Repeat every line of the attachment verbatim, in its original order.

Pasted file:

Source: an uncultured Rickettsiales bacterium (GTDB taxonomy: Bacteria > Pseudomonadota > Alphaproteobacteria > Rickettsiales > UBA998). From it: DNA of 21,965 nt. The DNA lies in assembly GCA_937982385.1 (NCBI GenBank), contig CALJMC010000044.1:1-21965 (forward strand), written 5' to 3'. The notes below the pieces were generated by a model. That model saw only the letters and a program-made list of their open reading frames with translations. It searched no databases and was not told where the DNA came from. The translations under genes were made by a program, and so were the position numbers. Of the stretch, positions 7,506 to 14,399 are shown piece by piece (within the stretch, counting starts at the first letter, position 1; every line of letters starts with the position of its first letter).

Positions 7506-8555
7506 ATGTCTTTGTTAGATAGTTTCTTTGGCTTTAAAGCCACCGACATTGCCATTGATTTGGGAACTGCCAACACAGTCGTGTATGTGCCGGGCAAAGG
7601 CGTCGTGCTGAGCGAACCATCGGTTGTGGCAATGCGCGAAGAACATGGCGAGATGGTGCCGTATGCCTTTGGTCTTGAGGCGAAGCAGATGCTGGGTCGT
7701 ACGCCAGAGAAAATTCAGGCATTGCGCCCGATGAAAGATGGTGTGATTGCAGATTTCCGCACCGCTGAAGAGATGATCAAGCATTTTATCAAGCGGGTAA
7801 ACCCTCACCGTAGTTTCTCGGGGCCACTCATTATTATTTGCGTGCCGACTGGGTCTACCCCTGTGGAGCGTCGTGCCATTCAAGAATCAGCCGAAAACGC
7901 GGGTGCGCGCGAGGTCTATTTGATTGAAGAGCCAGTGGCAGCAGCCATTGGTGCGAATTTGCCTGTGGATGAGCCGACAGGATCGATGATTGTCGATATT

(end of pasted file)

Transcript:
Source: an uncultured Rickettsiales bacterium (GTDB taxonomy: Bacteria > Pseudomonadota > Alphaproteobacteria > Rickettsiales > UBA998). From it: DNA of 21,965 nt. The DNA lies in assembly GCA_937982385.1 (NCBI GenBank), contig CALJMC010000044.1:1-21965 (forward strand), written 5' to 3'. The notes below the pieces were generated by a model. That model saw only the letters and a program-made list of their open reading frames with translations. It searched no databases and was not told where the DNA came from. The translations under genes were made by a program, and so were the position numbers. Of the stretch, positions 7,506 to 14,399 are shown piece by piece (within the stretch, counting starts at the first letter, position 1; every line of letters starts with the position of its first letter).

Positions 7506-8555
7506 ATGTCTTTGTTAGATAGTTTCTTTGGCTTTAAAGCCACCGACATTGCCATTGATTTGGGAACTGCCAACACAGTCGTGTATGTGCCGGGCAAAGG
7601 CGTCGTGCTGAGCGAACCATCGGTTGTGGCAATGCGCGAAGAACATGGCGAGATGGTGCCGTATGCCTTTGGTCTTGAGGCGAAGCAGATGCTGGGTCGT
7701 ACGCCAGAGAAAATTCAGGCATTGCGCCCGATGAAAGATGGTGTGATTGCAGATTTCCGCACCGCTGAAGAGATGATCAAGCATTTTATCAAGCGGGTAA
7801 ACCCTCACCGTAGTTTCTCGGGGCCACTCATTATTATTTGCGTGCCGACTGGGTCTACCCCTGTGGAGCGTCGTGCCATTCAAGAATCAGCCGAAAACGC
7901 GGGTGCGCGCGAGGTCTATTTGATTGAAGAGCCAGTGGCAGCAGCCATTGGTGCGAATTTGCCTGTGGATGAGCCGACAGGATCGATGATTGTCGATATT